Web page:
Honorable mentions go out to Cy Governs and Bonnie Dennis, who each predicted 38 days of 90-plus heat, and to Ben Steinberg and Michael Albrecht, whose aim was close, but a tad high, at 42 days each.

Thanks to everyone who participated. Anyone for a Second Annual Snow Contest come December? 

(SUN PHOTO: Top, Frank Roylance; Bottom: Barbara Haddock Taylor)

Posted by Frank Roylance at 4:38 AM | | Comments (1)
Categories: Notes to readers


Congrats to Mike for the co-win :-)

Love the contests! More more more.

Post a comment

All comments must be approved by the blog author. Please do not resubmit comments if they do not immediately appear. You are not required to use your full name when posting, but you should use a real e-mail address. Comments may be republished in print, but we will not publish your e-mail address. Our full Terms of Service are available here.

Verification (needed to reduce spam):

About Frank Roylance
This site is the Maryland Weather archive. The current Maryland Weather blog can be found here.
Frank Roylance is a reporter for The Baltimore Sun. He came to Baltimore from New Bedford, Mass. in 1980 to join the old Evening Sun. He moved to the morning Sun when the papers merged in 1992, and has spent most of his time since covering science, including astronomy and the weather. One of The Baltimore Sun's first online Web logs, the Weather Blog debuted in October 2004. In June 2006 Frank also began writing comments on local weather and stargazing for The Baltimore Sun's print Weather Page. Frank also answers readers’ weather queries for the newspaper and the blog. Frank Roylance retired in October 2011. Maryland Weather is now being updated by members of The Baltimore Sun staff

Sign up for FREE weather alerts*
Get free Baltimore Sun mobile alerts
Sign up for weather text alerts

Returning user? Update preferences.
Sign up for more Sun text alerts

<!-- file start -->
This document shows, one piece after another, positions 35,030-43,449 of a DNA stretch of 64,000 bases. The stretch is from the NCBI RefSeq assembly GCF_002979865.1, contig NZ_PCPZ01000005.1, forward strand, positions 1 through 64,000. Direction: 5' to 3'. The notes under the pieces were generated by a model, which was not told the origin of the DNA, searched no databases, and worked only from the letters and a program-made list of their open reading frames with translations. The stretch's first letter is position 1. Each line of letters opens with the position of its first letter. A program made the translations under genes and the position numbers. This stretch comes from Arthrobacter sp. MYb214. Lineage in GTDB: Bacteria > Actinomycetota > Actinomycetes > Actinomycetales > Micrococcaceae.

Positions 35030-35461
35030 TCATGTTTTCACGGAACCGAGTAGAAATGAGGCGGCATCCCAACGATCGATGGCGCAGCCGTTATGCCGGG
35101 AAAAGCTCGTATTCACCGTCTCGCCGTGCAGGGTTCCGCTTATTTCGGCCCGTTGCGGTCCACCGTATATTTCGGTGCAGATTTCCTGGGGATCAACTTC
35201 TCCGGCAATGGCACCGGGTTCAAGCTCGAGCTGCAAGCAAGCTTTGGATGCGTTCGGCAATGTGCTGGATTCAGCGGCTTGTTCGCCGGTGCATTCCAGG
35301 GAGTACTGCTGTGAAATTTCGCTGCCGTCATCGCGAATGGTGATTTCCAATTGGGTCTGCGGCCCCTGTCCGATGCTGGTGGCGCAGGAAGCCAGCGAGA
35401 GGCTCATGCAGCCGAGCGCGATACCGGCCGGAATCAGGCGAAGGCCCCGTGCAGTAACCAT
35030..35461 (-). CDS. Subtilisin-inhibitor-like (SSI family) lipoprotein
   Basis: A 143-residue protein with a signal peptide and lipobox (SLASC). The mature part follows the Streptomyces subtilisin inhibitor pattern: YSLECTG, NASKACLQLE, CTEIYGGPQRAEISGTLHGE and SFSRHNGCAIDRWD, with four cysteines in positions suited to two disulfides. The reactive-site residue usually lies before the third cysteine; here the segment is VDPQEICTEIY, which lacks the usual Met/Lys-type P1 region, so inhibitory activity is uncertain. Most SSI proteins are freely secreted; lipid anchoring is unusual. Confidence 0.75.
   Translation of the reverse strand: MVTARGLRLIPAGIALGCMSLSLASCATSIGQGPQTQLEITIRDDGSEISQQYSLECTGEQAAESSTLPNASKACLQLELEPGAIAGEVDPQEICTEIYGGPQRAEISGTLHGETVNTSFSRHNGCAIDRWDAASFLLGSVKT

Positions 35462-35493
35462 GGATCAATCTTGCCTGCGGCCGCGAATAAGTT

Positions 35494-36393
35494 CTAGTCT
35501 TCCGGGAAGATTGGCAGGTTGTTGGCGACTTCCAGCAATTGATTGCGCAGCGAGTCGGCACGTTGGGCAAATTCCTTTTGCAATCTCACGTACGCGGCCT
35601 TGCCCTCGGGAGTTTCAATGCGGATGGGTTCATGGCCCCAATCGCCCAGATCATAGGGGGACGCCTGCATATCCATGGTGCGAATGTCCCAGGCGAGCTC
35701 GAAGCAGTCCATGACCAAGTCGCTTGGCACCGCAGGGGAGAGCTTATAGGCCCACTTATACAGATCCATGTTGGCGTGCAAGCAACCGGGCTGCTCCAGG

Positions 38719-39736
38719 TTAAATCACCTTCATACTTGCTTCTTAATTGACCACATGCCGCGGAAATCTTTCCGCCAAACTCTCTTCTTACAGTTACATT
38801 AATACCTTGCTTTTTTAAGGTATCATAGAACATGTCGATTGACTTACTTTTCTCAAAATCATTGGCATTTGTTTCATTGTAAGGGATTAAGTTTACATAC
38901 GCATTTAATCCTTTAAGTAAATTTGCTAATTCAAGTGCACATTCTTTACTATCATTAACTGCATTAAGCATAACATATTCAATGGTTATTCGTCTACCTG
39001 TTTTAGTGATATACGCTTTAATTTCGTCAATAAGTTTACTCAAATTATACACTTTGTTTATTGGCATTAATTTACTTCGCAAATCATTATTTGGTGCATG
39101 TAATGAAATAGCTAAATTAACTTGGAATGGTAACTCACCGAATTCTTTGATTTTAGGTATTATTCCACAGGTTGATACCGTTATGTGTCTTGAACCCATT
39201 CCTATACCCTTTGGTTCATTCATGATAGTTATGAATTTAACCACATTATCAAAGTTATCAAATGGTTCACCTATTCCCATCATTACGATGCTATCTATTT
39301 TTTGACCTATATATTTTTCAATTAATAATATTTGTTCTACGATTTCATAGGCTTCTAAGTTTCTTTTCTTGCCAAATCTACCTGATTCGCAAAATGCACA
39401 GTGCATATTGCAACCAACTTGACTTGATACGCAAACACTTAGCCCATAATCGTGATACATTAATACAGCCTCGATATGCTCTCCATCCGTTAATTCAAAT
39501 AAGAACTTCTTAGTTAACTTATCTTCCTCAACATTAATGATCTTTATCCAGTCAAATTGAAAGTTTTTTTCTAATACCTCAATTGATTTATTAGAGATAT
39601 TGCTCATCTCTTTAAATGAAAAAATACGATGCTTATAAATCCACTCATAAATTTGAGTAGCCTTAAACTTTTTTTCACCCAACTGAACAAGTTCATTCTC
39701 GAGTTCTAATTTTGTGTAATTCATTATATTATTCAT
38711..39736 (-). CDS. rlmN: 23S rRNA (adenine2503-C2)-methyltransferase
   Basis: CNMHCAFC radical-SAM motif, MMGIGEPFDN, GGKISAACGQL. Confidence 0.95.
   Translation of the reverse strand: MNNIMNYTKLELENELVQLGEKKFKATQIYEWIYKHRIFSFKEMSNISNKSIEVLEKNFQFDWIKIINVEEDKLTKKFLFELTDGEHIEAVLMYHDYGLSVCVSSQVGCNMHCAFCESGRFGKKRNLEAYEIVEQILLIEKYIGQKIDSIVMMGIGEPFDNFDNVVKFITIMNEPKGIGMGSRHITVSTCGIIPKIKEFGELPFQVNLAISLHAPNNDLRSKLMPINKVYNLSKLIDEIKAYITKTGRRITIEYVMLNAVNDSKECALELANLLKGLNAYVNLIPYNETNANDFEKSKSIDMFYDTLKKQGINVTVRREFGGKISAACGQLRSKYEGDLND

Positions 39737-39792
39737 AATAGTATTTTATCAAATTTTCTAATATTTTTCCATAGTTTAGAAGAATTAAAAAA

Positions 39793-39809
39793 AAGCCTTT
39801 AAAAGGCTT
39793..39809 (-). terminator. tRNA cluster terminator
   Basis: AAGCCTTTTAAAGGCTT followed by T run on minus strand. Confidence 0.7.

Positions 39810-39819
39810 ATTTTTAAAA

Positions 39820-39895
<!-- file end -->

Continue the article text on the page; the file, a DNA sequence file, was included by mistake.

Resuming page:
*Standard message and data rates apply. Click here for Frequently Asked Questions.
Maryland Weather Center

Area Weather Stations
Resources and Sun coverage
• Weather news

• Readers' photos

• Data from the The Sun's weather station

• 2011 stargazers' calendar

• Become a backyard astronomer in five simple steps

• Baltimore Weather Archive
Daily airport weather data for Baltimore from 1948 to today

• National Weather Service:
Sterling Forecast Office

• Capital Weather Gang:
Washington Post weather blog

• CoCoRaHS:
Community Collaborative Rain, Hail and Snow Network. Local observations by volunteers

• Weather Bug:
Webcams across the state

• National Data Buoy Center:
Weather and ocean data from bay and ocean buoys

• U.S. Drought Monitor:
Weekly maps of drought conditions in the U.S.

• USGS Earthquake Hazards Program:
Real-time data on earthquakes

• Water data:
From the USGS, Maryland

• National Hurricane Center

• Air Now:
Government site for air quality information

• NWS Climate Prediction Center:
Long-term and seasonal forecasts

• U.S. Climate at a Glance:
NOAA interactive site for past climate data, national, state and city

• Clear Sky Clock:
Clear sky alerts for stargazers


• Hubblesite:
Home page for Hubble Space Telescope

• Heavens Above:
Everything for the backyard stargazer, tailored to your location

• NASA Eclipse Home Page:
Centuries of eclipse predictions

• Cruise Critic: Hurricane Zone:
Check to see how hurricanes may affect your cruise schedule

• Warming World:
NASA explains the science of climate change with articles, videos, “data visualizations,” and space-based imagery.

• What on Earth:
NASA blog on current research at the space agency.
Most Recent Comments
Blog updates
Recent updates to news blogs
 Subscribe to this feed
Charm City Current
Stay connected